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Legislature 2023 was a good session, but you were still robbed

Legislature 2023 was a good session, but you were still robbed

Wayne Hoffman
April 1, 2023

While I’ve written enthusiastically about some of the accomplishments of the conservative accomplishments of the 2023 legislative session, don’t misinterpret my words to mean it was a “great session.” As legislative outings go, it was better than most. Call it “good.” I have three pages of amazing accomplishments from this session that we'll spend days discussing.

When measured against the yardstick of freedom, the Legislature is still a disappointment, but better than par.  

A new class of conservative legislators in the House and Senate did make headway against the special interests and their legislative marionettes. But this Legislature was still beset by the usual mix of ignorance, ineptitude, and cronyism, the fuel of the regime of leftist Republicans and Democrats who have a combined majority. They’re the ones who delivered one of the most blatantly criminal acts in state government history this year. 

When I say “criminal,” I mean it in quite the literal sense. Imagine for a moment that you’ve made it home after a hard day’s work. The doorbell rings, and upon answering, you’re greeted by a man who holds you at gunpoint, demanding all your money. This is textbook robbery, taking property from a person, against his will, through the use of force. Nobody reading these words would argue that what happened to you is not a crime. 

But what if the gunman doesn’t just demand money? What if he promises that he’ll use the money in a way that’s benevolent? What if he says he’ll use the money to help his neighbors buy health insurance? Or pay his own rent? Or buy some groceries? Would that still be a crime? Most people would agree that it is. 

Now suppose as you’re standing there at gunpoint, you recognize your assailant. You’ve met him before. You’ve seen him on TV. His name, you recollect, is Brad. Brad tells you he has a friend, maybe several friends, who have told him that their businesses are struggling to train workers. And he has other friends who are having trouble attracting nurses to rural areas. Brad explains he thought up a great way to help out his friends: he would just go to each of his neighbors and demand money. They would subsidize workforce training and the repayment of college loans for nurses. You politely tell Brad to leave, and you go on with your night.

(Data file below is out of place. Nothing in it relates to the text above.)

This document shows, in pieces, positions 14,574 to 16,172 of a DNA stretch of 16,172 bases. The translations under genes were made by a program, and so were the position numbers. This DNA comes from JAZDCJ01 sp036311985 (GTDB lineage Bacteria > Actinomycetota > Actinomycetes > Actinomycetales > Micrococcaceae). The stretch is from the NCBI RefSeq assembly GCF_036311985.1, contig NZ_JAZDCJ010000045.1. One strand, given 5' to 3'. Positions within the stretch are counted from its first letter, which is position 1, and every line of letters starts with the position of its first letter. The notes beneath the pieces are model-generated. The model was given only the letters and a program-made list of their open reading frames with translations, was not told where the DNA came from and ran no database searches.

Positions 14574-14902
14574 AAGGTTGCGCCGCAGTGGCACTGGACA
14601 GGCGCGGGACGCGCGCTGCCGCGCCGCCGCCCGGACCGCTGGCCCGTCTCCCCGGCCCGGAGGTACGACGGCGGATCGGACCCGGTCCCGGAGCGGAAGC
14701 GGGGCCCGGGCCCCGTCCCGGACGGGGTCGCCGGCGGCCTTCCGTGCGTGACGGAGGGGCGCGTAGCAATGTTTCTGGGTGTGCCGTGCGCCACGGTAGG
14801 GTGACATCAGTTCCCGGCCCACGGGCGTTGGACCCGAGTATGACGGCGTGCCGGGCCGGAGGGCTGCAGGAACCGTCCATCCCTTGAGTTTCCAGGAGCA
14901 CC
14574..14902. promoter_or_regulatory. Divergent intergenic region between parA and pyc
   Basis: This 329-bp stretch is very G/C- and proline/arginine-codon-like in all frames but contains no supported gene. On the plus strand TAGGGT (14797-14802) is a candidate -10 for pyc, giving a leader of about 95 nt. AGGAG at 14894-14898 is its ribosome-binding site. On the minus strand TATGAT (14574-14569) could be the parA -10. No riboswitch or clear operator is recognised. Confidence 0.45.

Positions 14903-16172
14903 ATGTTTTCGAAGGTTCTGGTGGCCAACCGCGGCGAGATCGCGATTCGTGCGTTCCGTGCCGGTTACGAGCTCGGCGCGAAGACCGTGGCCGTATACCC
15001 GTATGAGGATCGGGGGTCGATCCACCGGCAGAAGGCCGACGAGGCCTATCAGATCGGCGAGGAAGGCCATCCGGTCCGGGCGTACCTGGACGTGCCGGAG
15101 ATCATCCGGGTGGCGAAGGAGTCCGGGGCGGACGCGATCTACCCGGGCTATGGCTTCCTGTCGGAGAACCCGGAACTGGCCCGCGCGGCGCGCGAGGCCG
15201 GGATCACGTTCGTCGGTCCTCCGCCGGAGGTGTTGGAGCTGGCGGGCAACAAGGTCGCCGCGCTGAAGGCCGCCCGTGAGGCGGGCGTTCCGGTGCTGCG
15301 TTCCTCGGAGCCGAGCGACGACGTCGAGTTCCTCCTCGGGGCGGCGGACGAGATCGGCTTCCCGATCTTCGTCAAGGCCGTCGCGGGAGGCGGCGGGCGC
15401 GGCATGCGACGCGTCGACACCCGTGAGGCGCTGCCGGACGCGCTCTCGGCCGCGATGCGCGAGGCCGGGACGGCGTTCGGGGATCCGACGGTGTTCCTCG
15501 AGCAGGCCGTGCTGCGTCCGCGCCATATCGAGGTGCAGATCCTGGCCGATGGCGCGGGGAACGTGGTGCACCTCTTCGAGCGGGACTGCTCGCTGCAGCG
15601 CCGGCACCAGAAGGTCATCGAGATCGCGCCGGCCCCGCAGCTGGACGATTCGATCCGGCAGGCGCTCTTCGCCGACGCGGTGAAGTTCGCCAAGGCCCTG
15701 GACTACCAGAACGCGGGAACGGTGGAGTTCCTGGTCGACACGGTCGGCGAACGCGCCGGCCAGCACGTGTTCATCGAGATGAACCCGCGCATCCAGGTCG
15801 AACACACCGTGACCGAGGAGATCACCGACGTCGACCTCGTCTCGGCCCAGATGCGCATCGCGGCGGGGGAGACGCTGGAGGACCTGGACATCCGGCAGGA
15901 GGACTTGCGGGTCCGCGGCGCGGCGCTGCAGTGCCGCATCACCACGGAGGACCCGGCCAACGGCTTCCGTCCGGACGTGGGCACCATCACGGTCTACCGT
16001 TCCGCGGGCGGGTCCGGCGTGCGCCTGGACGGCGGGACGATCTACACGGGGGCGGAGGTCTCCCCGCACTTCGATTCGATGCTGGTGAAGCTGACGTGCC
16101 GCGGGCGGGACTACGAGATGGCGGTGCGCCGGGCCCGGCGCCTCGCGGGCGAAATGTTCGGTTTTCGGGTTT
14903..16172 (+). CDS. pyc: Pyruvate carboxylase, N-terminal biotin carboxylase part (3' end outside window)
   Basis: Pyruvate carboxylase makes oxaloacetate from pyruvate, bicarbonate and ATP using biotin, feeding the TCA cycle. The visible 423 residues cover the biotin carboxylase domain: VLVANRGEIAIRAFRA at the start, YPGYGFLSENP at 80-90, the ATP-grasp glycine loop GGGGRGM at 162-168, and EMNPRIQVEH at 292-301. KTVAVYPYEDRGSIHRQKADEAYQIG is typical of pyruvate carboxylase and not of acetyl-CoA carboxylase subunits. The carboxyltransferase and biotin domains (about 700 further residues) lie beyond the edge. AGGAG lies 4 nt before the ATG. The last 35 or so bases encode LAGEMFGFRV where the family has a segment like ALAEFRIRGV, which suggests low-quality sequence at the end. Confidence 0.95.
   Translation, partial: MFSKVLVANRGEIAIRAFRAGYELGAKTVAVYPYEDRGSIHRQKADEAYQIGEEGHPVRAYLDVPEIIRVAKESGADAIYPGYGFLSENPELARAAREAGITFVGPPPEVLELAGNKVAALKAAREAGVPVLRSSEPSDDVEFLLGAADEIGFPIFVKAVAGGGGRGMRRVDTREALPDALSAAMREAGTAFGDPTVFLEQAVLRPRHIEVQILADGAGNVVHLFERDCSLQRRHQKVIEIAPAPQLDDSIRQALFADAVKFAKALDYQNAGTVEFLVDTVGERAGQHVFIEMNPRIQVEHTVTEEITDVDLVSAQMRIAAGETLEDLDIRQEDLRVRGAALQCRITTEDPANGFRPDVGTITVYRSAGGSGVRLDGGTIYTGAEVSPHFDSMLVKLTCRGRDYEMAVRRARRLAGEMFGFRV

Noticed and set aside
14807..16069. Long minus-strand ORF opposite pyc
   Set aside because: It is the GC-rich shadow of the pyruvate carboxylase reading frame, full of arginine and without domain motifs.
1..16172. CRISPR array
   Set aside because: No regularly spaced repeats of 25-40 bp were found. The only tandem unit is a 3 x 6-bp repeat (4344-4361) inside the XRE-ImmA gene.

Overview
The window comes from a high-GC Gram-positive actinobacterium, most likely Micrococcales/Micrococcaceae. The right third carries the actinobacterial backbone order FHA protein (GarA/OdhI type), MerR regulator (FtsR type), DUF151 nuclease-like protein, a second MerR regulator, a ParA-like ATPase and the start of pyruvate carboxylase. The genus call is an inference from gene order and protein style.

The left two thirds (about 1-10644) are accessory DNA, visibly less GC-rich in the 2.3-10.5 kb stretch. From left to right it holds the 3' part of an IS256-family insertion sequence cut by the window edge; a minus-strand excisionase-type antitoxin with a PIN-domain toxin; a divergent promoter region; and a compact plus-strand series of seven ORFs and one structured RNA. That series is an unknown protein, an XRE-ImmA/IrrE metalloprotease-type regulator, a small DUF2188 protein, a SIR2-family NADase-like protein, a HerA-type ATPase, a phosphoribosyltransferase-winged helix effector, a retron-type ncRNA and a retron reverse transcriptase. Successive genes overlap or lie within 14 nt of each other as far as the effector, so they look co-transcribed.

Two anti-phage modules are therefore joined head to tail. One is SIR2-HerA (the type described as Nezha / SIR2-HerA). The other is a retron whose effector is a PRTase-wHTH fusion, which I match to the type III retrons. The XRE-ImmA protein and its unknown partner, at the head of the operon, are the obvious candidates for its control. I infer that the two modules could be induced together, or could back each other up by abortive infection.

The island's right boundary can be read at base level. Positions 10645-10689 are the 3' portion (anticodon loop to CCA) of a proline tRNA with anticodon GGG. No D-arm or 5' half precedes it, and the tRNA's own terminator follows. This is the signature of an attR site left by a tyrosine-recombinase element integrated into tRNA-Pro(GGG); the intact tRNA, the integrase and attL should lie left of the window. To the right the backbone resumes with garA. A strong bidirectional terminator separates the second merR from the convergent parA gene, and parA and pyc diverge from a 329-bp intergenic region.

Brad quickly realizes that virtually nobody is going to just volunteer to hand over their cash. Brad considers hiring some mobsters. Rather than going to individual houses explaining the societal benefits of helping his needy friends, Brad figures if he can get just enough hired goons, they’d go to a number of houses throughout the state demanding money. He wouldn’t need to send a goon to every house; just the threat of a mobster showing up at the door would instill enough fear for people to cough up the money for his programs. 

Brad quickly realizes that’s organized crime, and it would result in a lot of people going to prison if they’re caught. And it would just be unseemly. Instead, Brad decides to run for public office. His friends finance his campaign. Once in office, he pleads with legislators to write a couple of laws that say some of the money you earn doesn’t belong to you. It belongs to them. And they can use that money to train workers. Or to pay off someone’s student loans. 

This is what Gov. Brad Little’s Idaho Launch program and its smaller crony cousin, a student debt forgiveness program for rural nurses, require of us. They take our money, against our will, and give it to people who didn’t earn it. When gangsters do it, they go to prison. When politicians do it, they and their funders applaud and pat each other on the back. 

Both of these government initiatives are what we call “legal plunder,” enactment of a law to commit what would ordinarily be viewed as a crime. The economist Frédéric Bastiat said this occurs “when a portion of wealth passes from the person who has acquired it, without his consent and without compensation, to someone who has not created it, whether this is by force or fraud.”

In politics, this is also known as cronyism, wherein the politically connected get a law passed that benefits them at the expense of others. 

Idaho Freedom Foundation senior policy fellow Ronald Nate nearly got arrested for pointing this out last month during testimony before the Senate Commerce Committee. Chairman Kevin Cook ordered a state police trooper to take Nate away for even mentioning how one of the governor’s major contributors was an expected beneficiary of the new Idaho Launch employee training program.

What made this legislative session so good is that there are more legislators than ever who understand why both programs are wrong. Because of legal plunder. Because of government central planning. Because of cronyism. Because of socialism. As a result, fewer terrible bills passed.

Said differently, you were definitely robbed in the last few months but less than usual for this time of year. That’s progress. Good session.  

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